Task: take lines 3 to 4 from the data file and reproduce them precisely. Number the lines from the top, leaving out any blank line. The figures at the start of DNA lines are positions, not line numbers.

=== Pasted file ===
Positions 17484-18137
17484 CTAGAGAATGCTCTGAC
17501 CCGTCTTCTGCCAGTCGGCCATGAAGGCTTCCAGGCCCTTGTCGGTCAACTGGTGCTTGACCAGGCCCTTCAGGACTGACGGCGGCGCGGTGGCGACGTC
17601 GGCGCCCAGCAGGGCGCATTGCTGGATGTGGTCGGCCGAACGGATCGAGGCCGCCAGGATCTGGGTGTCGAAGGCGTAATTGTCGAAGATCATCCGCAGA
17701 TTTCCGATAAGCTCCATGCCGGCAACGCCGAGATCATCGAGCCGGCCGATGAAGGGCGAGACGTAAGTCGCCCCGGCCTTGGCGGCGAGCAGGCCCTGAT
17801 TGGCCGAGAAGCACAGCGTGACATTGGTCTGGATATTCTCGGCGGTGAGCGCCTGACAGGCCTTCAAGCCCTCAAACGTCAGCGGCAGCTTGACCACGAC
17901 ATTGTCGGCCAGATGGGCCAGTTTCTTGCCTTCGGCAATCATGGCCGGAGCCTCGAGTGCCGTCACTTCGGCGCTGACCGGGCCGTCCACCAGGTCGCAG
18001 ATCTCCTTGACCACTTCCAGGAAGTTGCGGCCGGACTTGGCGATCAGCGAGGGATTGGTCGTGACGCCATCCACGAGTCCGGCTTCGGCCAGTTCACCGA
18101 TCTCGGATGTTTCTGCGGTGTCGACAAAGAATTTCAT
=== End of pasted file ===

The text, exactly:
17501 CCGTCTTCTGCCAGTCGGCCATGAAGGCTTCCAGGCCCTTGTCGGTCAACTGGTGCTTGACCAGGCCCTTCAGGACTGACGGCGGCGCGGTGGCGACGTC
17601 GGCGCCCAGCAGGGCGCATTGCTGGATGTGGTCGGCCGAACGGATCGAGGCCGCCAGGATCTGGGTGTCGAAGGCGTAATTGTCGAAGATCATCCGCAGA